Hey all. Welcome back to another Where To? Wednesday. The audience seems to have an interest here, so we will keep the interviews coming.
victim guest is a friend whom I previously worked with, Vanessa Edeker. Vanessa lived abroad, with very young kids, while there. The interview today will not only be about traveling overseas, but also how life over there from here in the states. So let’s get Rome-ing!
Rome Across Europe: Welcome to Rome Across Europe’s “Where To? Wednesdays”. Always a pleasure to talk to you. Let’s get to it shall we? I know you once lived in Europe. How long did you live abroad?
Vanessa Edeker: I lived in Great Brittan for 8.5 years. Maybe a bit longer. I lived in the Northeast. In three sub-divisions of Newcastle. First it was Whitley Bay, then Tynemouth, and finally North Shields.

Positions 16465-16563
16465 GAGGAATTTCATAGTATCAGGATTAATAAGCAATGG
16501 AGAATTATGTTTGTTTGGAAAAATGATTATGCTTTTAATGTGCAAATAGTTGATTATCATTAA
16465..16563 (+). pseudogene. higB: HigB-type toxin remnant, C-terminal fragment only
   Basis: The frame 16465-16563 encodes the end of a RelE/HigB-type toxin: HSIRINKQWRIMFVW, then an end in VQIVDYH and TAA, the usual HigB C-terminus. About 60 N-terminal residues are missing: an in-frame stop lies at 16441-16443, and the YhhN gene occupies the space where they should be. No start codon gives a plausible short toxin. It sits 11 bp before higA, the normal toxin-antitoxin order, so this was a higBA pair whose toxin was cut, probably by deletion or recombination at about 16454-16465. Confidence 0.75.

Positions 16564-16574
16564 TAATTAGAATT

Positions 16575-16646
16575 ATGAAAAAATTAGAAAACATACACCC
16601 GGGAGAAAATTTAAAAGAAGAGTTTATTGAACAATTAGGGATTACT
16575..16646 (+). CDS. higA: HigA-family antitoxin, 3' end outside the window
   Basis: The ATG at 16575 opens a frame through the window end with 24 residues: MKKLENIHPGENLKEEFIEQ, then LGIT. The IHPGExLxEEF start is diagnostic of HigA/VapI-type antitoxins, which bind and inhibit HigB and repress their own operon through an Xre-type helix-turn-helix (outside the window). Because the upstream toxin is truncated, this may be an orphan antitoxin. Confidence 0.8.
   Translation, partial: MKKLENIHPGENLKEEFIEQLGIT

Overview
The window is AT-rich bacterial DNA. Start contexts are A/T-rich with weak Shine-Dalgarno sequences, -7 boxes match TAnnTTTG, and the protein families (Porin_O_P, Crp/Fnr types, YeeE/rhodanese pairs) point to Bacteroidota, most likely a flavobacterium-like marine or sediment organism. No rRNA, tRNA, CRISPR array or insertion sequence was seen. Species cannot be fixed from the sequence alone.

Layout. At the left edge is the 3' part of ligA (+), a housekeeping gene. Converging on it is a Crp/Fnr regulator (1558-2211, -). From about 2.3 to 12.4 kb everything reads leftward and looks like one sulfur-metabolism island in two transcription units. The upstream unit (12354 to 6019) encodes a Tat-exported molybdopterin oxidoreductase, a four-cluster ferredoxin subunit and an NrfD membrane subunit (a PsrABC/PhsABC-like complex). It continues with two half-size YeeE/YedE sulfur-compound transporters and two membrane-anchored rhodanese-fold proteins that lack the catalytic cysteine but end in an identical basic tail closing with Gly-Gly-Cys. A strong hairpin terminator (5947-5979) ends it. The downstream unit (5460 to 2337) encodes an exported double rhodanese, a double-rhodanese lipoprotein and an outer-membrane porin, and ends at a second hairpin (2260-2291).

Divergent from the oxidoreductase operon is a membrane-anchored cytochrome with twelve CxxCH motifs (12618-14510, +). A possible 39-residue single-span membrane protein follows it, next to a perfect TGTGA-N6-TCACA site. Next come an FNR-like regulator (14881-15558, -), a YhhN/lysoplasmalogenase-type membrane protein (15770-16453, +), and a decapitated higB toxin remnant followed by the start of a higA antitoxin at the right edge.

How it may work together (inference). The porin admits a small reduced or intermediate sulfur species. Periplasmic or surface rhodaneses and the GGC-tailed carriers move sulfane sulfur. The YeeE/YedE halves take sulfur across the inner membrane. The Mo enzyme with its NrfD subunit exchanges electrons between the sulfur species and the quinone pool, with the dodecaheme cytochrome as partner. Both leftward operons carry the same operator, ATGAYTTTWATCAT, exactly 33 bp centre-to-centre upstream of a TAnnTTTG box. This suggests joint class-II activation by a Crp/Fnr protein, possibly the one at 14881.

RAE: That’s awesome. I must say I am quite jealous. Living abroad seems like something everyone should experience. How was it being an American living in England? Did you feel out of place?
VE: Living there was great…after a while. There were a few logistical problems initially such as shopping for food. I’m used to shopping in a grocery store. But now it was like, “How do I get there?” Well grocery shopping is one of those times when most Northern Brits drive as opposed to taking the Metro. I didn’t know how to drive over there so I had to learn. This was not fun! And until I learned how my husband (then my boyfriend) was my chauffeur! Not fun for him and I felt like a kid again, and not in a good way. But I learned.
RAE: I’m guessing that’s not the end?
VE: No. So now I can drive to the store, but wait there’s another problem. The food over there. The fruits and vegetables are not as fresh as here in America. Variety is non-existent. Also the meat is ridiculously expensive, and cut so fatty! So, after a time, I learned that most locals only get their canned products, cleaning items and assorted sundries at the supermarket. For fruits and vegetables they went to the Greengrocer. Then they went to the butcher for cheap, but better raised meats, with way better cuts.